Sunday, April 25, 2010

The Story of the Baloney Sandwich

I have a bad taste in my mouth today. Mostly because I saw a kid be slightly mean to my best girl, and I didn't like it. Even the most minty fresh gum isn't going to rinse this nagging, day-old bread residue out of my saliva glands.

Can you even imagine someone being mean to this face (and yes, that is a tooth flosser in her hair, thank you for asking)? It wasn't a big deal and the funny thing is that it wasn't the actual insensitive act or bossing that bothered me so much. What really got my goat was the Red Baron's reaction to it. She was so submissive and repentant, when I really just wanted to see her hold her ground and counter a little bit. This wilting girl was not the Red Baron that I know. If I had been the one to demand and boss, she would have shrieked, flung her arms, pointed her toes and turned a deep shade of purple. No one tells the Red Baron what to do. Except little, itty, bitty 7 years olds, apparently. Those protective instincts just flared right up in me and left this ugly feeling that I imagine echos any loss of control.

Now, if it was this face:

being mean to this face:

I would only consider it sibling rivalry and no big deal. But it was an outsider. And that just irked me to no end. I worry about the Red Baron. A lot. Is she going to be able to defend herself when the time comes? Have I stifled her sense of self and made her just another sheep following the herd with all my "good listening" encouragement and being mama's little helper? Am I equipping her with the tools to deal with people who might not have her best interests at heart? Am I forgetting that she's only 3 years old and I need to let go of the "what ifs" and focus on the smaller, more immediate things like counting in sequence to 20 and getting her shoes on the correct feet? Lots of stuff rattling the old upstairs hamster wheel, I assure you.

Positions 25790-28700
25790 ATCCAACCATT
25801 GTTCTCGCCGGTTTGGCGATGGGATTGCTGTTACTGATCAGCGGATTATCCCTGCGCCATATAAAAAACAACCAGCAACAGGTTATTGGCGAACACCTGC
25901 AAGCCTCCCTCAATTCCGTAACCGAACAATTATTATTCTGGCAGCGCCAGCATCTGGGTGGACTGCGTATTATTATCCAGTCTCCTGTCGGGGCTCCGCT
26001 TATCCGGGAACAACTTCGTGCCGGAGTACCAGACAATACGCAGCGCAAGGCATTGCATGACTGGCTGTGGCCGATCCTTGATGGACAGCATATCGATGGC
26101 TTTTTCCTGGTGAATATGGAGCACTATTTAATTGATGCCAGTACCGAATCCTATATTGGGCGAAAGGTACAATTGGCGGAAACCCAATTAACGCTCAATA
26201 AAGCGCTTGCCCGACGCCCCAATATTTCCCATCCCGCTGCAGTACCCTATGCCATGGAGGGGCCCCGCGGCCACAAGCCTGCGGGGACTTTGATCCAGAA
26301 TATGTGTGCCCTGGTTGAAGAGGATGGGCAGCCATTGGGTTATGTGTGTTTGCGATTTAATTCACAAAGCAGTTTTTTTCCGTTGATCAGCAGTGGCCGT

Then tonight at dinner the Red Baron started playing her favorite game - "Tell me a story about when you were little." At first this game was really fun. It's great strolling down memory lane, reminiscing about a simpler time (the 80's) and how life used to be before email and twitter. But eventually I actually ran out of stories. I started to repeat myself, but the Red Baron would have none of it. She demands fresh material and with a wave of her tiny hand, will proclaim "Mama, you've already said this one. I want a different one."